As tremendously effective as psychotherapy is, and as much as we try to help out students and new professionals, there are some things about working in this field that we don’t eagerly share. It’s not that we don’t want you to know, necessarily, it’s just… these things don’t look so good.
Here are three secrets we keep about the world of therapy. Each one is true, even if we don’t talk about them much.
Over the course of the study, 19 of the couples experienced infidelity by one or both partners. Of those couples who cheated, 74 percent revealed their infidelity before or during the study, while 26 percent kept it secret (it was later discovered by researchers).
That distinction became very important in determining which relationships survived. At the end of five years, 43 percent of couples who had revealed the infidelity were divorced compared to 80 percent of the couples whose infidelity was kept secret.
Leaving aside the time-shifting abilities couples apparently displayed here (if I’m reading that right, apparently some couples revealed before the study an instance of infidelity that happened during the study), those numbers are almost surely wrong. More than 19 couples probably experienced infidelity over that time, and however far the actual number is over 19, those couples didn’t tell the researchers about it ever.
Let’s presume that some couples experienced infidelity and the researchers never knew, either during or after the study. That’s not a stretch; many couples don’t report their infidelity, for a variety of reasons. Of these couples, of course some broke up and others stayed together. What would that do to results? Potentially quite a lot.
The report says that 80% of couples who kept their infidelity secret for a little while broke up. That sounds like a more formal way of saying four out of five, because it is literally four out of literally five. Such a small sample should immediately raise your skepticism. If even just three other couples in the study experienced infidelity, didn’t tell the researchers about it, and stayed together, the divorce rate for secret-keeping couples would drop to 50% — a rate that (statistically speaking) isn’t meaningfully different from the 43% divorce rate among couples in the study who revealed their affairs.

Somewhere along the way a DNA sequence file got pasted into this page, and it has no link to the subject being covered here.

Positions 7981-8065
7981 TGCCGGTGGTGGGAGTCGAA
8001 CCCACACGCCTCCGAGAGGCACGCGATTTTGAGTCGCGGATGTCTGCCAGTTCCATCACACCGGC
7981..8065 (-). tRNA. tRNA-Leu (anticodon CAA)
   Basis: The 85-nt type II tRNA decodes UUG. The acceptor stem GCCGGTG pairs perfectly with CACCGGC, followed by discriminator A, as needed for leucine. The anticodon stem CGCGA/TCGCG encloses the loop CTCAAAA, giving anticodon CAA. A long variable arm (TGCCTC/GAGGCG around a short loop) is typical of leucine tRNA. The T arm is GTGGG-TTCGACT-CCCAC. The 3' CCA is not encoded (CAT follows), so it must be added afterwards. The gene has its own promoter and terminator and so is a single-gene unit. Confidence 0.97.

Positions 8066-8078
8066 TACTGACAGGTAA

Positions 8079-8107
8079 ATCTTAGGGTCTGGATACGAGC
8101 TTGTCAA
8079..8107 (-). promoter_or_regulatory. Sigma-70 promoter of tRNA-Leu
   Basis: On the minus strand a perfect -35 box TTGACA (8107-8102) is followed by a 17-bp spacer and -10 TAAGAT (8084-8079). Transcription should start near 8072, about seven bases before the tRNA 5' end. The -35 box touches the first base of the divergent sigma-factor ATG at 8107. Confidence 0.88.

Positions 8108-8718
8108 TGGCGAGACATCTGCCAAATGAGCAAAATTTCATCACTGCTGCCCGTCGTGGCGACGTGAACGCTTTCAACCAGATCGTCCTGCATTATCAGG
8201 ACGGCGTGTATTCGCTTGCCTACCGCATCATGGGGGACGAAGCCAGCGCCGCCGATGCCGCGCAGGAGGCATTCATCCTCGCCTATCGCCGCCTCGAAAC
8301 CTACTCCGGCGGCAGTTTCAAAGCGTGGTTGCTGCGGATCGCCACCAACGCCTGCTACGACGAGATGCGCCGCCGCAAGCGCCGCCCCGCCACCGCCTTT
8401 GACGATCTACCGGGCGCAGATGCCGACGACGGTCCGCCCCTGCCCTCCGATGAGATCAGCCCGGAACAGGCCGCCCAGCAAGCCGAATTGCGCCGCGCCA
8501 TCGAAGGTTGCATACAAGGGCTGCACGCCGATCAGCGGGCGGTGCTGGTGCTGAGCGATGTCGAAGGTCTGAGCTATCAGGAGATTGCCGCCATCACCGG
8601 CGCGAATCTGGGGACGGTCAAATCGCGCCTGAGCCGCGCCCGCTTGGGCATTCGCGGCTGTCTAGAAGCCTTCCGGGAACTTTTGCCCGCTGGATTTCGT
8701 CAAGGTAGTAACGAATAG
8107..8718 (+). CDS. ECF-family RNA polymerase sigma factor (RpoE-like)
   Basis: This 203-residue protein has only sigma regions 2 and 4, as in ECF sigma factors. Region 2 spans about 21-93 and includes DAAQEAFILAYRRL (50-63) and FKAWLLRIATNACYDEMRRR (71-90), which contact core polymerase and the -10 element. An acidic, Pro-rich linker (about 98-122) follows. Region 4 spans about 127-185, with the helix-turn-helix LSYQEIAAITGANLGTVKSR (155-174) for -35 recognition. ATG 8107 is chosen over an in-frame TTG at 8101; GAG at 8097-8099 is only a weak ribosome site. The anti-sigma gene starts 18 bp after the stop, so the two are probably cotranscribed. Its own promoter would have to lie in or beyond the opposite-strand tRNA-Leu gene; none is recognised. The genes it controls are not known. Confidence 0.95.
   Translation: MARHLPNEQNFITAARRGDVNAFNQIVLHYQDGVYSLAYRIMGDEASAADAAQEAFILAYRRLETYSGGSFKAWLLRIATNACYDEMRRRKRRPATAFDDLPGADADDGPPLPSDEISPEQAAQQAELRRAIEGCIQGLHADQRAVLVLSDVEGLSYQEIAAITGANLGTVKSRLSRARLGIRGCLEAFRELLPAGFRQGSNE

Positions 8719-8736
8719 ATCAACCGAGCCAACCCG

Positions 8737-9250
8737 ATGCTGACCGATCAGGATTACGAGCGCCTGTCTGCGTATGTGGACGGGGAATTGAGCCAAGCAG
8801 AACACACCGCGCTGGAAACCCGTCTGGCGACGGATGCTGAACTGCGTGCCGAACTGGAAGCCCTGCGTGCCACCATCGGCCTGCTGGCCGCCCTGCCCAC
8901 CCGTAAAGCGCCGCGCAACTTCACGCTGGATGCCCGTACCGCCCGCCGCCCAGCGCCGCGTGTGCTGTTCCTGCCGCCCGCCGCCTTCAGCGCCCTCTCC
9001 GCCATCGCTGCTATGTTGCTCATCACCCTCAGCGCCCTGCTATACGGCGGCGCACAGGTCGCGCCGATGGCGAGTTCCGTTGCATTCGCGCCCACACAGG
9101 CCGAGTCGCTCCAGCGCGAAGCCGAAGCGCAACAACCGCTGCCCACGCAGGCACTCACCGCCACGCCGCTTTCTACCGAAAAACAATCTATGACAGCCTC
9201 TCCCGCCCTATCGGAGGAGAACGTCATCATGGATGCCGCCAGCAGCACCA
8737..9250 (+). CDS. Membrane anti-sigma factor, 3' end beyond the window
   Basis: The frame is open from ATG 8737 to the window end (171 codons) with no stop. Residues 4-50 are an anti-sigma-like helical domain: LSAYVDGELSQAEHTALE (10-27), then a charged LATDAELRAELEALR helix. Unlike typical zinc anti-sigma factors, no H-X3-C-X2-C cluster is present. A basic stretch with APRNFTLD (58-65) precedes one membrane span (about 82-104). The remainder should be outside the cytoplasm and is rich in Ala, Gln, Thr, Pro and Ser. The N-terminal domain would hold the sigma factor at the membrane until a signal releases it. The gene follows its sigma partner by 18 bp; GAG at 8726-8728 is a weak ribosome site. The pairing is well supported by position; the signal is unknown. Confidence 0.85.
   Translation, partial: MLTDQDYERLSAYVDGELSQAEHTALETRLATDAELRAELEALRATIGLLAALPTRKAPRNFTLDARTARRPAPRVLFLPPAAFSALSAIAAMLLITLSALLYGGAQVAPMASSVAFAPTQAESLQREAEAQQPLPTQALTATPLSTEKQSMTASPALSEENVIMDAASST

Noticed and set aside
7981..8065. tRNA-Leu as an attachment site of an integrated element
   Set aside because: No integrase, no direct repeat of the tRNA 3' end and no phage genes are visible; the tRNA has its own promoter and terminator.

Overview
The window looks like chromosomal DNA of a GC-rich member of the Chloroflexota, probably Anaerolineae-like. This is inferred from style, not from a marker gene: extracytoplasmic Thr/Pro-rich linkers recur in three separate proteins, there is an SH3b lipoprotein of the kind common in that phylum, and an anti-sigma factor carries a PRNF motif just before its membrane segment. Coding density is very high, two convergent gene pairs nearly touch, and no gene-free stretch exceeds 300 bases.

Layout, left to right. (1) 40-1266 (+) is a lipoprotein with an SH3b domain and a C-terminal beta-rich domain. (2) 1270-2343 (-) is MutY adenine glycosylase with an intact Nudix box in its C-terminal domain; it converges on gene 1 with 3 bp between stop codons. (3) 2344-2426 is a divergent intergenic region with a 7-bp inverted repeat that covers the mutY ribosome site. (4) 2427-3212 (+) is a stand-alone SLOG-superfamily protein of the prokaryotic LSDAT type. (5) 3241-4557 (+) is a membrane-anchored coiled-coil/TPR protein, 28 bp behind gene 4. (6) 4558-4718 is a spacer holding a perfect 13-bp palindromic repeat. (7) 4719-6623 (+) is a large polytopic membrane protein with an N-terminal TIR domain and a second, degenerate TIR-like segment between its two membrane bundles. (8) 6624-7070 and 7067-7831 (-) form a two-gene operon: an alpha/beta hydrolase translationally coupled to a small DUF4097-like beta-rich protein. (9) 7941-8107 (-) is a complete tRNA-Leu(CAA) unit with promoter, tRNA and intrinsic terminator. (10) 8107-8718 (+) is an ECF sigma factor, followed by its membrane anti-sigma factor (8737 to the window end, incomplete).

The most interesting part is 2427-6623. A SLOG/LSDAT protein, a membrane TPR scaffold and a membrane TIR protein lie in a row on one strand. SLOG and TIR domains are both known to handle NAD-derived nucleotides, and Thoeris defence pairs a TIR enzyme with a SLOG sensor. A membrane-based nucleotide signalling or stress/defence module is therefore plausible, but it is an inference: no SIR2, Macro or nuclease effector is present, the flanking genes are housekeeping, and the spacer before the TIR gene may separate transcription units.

Even leaving aside the issues here about how much research participants can be trusted to self-report cheating, this is also an example (common in couples research) of mistaken assumptions about causation. The researchers here are suggesting that, quite often, acknowledged secret-keeping about infidelity led a marriage to break up. But it is just as plausible that the opposite is true: The breakup caused the secret to come out to the researchers. Neither partner would have as much reason to keep infidelity a secret once their relationship had ended.
Now, I can certainly tell you from my own clinical experience that for many couples who come to therapy, the full disclosure of infidelity is vital to keeping their marriage together. But I can also tell you that there are couples who experience infidelity, don’t reveal it to their partners, don’t go to therapy, and still stay together. Is one route better than the other (or at least likelier to lead to a lasting and happier marriage after cheating)? Perhaps. But this study, with its small sample sizes and its unjustified conclusions, doesn’t get us anywhere closer to knowing. All it actually tells us is what we already knew: That sometimes, couples who choose to work on their relationship after revealing an affair are indeed successful in keeping their marriage together.